Public media and their governing bodies have been purged of independent or dissenting voices since PiS came to power in 2015. TVP, the state broadcaster, promotes government messages and often seeks to discredit the opposition, in flagrant breach of statutory obligations to present news in a “reliable and pluralistic manner.” In June 2021, an international study found that TVP is the least trusted of Poland’s most prominent news sources. TVP also depicts voices critical of the government, including NGOs and judges, as agents of the opposition or foreign forces. The broadcaster’s electoral coverage in 2020 was marked by “xenophobic, homophobic and antisemitic” rhetoric, according to the OSCE’s observers.
Since 2015, the government has regularly used state-run companies to exert control over local media. In December 2020, oil giant PKN Orlen bought the previously German-owned Polska Press, a media organization that publishes 20 regional daily newspapers, 120 regional weekly newspapers, and 500 online portals. While the company has pledged to safeguard editorial independence, more than a dozen editors-in-chief had quit or been dismissed by July 2021.
PiS leadership also promised to pass a law “deconcentrating” and “repolonizing” private media by reducing foreign ownership, a move that would disproportionately affect the outlets that most vigorously hold the current government to account. In August 2021, the Sejm passed a bill preventing companies registered outside the European Economic Area (EEA) from majority ownership of Polish media companies. While officials say tightening ownership rules would prevent states like China and Russia from influencing media, opposition figures have accused the government of seeking to silence the US-owned TVN, a prominent critic of PiS and the country’s largest private broadcaster. The bill was rejected by the Senate in September, but passed again by the Sejm in December, before being vetoed by Duda later that month.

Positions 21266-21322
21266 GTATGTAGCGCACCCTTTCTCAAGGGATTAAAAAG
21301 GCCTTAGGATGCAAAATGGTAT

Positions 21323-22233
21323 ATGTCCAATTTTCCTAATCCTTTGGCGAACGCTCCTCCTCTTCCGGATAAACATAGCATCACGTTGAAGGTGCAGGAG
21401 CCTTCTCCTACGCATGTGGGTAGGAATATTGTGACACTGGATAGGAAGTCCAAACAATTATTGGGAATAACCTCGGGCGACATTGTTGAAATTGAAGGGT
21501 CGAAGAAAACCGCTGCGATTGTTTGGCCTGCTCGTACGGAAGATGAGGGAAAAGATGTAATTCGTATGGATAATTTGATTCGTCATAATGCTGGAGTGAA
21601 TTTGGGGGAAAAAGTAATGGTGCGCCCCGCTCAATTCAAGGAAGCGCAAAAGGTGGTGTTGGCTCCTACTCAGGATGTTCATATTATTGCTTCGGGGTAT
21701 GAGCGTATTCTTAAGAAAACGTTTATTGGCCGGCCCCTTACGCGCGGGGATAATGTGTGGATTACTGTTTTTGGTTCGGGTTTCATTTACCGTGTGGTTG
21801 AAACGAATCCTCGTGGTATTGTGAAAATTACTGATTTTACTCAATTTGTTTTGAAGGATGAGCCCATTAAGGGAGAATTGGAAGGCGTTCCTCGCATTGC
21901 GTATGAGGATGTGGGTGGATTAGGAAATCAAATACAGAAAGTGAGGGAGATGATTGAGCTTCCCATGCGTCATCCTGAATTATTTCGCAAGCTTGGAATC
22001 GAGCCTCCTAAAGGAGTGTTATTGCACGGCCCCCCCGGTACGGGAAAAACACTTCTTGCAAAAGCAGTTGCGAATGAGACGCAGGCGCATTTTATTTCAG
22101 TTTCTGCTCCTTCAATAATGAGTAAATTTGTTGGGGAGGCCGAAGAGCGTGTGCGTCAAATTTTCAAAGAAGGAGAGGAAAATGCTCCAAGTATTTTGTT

Since 2015, state-controlled companies have also shifted their advertising to private media outlets that support the PiS government. More critical outlets have suffered a corresponding drop in advertising revenue, as well as a sharp decline in subscriptions from government ministries. In February 2021, the government proposed a new tax on media advertising revenue, which independent media organizations claimed would threaten media freedom; following widespread protests, including an unprecedented 24-hour media blackout, the government agreed to rewrite its proposal.
In September 2021, the government declared a state of emergency barring journalists from visiting two provinces on the border with Belarus amid a surge of illegal migrant crossings. Critics say the measure is designed to limit media scrutiny of official conduct in the area.
|Are individuals free to practice and express their religious faith or nonbelief in public and private?||4.004 4.004|